Now here’s something I’d love to have people’s opinions on…
Just back from what was probably the best short break we’ve ever had, which is an enormous statement given there have been so many and they’ve all been crazy and wonderful. Let’s just say Gothenburg delivered – sunshine from clear blue skies, in the company of close friends, awesome food, friendly people and on our last evening Foo Fighters rocked everyone’s socks off at Ullevi Arena to the point where I was beginning to feel religious. Those boys are phenomenal live and I found myself humming Best of You and Wheels in the car on my way to work this morning.
Best thing of all – I stayed sober and it was wonderful. I’m so happy that I can do all these things I felt doubtful about when I decided to quit drinking and this weekend (which, just like Paris, we booked before I abandoned the booze) was absolutely one of the things that made me hesitate. How could you possibly enjoy a mad weekend in Gothenburg – let alone a rock concert – without drinking? Turns out you totally can and that I enjoyed it much more than I would have if I’d still been on the juice. And no way would I have been able to stay through a whole concert, I would have been stressed out of my mind because the seat rows were stupidly narrow and it would have been impossible to keep running back and forth fetching more drinks. Instead we just sat there happily taking in the atmosphere and music, hubby nursing his beer like a normal person and felt no need to get another, and me occasionally taking a sip from my bottle of water. It was perfection.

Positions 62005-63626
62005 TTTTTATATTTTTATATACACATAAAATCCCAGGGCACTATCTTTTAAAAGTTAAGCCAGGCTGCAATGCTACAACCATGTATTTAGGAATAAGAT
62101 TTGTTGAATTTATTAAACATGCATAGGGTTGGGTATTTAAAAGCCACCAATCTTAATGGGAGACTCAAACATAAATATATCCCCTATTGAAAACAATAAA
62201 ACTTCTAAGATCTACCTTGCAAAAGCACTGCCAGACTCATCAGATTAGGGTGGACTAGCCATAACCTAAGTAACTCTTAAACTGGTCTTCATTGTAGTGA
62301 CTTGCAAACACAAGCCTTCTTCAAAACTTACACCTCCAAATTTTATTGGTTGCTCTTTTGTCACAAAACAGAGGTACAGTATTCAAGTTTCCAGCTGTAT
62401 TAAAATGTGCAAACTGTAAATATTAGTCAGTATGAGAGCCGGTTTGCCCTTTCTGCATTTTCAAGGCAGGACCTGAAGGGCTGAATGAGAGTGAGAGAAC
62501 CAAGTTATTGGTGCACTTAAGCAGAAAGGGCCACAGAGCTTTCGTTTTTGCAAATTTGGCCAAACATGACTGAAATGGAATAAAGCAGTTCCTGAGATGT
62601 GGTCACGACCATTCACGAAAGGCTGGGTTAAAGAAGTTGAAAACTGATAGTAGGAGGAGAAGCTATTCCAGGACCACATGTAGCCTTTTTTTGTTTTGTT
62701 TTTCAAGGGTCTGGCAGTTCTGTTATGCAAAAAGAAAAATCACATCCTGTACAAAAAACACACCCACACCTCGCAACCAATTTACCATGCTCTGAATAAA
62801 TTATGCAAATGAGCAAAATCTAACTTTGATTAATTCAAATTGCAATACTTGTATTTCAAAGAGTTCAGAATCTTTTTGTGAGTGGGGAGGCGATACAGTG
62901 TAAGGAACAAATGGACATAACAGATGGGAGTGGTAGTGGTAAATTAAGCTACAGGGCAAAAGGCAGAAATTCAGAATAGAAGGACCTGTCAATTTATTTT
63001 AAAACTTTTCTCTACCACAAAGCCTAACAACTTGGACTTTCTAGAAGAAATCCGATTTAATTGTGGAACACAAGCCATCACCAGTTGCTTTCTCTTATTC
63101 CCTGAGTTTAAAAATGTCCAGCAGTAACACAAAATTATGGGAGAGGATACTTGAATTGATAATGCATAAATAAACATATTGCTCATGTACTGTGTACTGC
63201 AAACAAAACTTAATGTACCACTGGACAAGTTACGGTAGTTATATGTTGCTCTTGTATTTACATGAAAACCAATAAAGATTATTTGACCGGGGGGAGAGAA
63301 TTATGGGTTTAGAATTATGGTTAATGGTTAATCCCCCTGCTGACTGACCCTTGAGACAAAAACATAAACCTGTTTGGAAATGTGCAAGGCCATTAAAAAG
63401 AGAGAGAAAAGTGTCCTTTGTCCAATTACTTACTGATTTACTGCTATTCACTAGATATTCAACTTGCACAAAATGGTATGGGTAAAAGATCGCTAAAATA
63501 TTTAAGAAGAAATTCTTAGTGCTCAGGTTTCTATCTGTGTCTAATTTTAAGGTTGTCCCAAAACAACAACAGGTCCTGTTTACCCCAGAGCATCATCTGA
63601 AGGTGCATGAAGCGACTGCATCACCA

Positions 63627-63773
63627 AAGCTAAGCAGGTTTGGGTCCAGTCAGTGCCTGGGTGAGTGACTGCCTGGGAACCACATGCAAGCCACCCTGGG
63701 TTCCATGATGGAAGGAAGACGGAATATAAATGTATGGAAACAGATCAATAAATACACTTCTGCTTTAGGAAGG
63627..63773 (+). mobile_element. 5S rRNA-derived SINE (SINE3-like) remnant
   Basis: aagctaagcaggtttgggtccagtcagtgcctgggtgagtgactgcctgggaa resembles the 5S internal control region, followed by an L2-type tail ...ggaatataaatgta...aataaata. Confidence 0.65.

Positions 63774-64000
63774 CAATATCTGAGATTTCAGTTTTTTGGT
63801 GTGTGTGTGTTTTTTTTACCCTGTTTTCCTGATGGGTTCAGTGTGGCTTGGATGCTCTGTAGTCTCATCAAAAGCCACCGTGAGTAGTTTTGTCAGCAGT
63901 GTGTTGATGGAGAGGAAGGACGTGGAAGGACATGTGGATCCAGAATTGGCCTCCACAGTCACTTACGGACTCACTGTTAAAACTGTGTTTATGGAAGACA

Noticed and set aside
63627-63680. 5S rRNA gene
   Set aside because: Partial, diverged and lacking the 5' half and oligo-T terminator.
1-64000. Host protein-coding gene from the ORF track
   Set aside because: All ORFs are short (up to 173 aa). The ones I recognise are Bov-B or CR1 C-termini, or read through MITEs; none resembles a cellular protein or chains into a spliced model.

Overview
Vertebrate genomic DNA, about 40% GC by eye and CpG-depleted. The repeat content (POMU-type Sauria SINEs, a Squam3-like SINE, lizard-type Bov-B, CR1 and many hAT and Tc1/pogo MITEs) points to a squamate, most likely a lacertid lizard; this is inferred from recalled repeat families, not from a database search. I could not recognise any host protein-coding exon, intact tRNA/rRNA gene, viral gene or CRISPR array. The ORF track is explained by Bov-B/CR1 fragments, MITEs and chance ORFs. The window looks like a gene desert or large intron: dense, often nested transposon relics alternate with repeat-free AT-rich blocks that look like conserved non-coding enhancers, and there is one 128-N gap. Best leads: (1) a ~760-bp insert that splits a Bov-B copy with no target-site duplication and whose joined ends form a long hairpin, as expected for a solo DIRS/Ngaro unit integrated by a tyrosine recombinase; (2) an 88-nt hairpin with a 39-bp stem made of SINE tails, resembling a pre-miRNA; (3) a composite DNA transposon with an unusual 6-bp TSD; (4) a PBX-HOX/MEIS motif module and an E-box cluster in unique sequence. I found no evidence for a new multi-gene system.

My friend L’s husband also doesn’t drink alcohol. I’ve never heard him say he is an alcoholic or that he’s had problems, he’s only hinted that when he drinks it doesn’t turn out so great, but it’s not for me to draw conclusions although I don’t think he’s ever drunk the way I used to. As it happens, when they came to see us in London a couple of months ago, I quite openly shared with them not only that I’d quit drinking but also the reasons why. It’s funny actually, because when I first quit I was dreading the reactions from people. I mean, I’ve spent my whole adult life drinking like a sailor on leave so I expected people to be shocked and have a million questions that’d become uncomfortable. There’s been none of that and it was easy, liberating and really quite nice to just tell L and her husband about it. No judgement whatsoever, just sharing with friends that I trust. Because that’s one of the things I’m still a little weary of – it’s not always so easy to explain you’re a drunk and I’m sure there are times those words are met with disapproval and even disgust. It’s not a nice label to wear. Luckily, it would seem I have the best people in the world around me so up to this point I’ve only been met with love and kindness. Phew.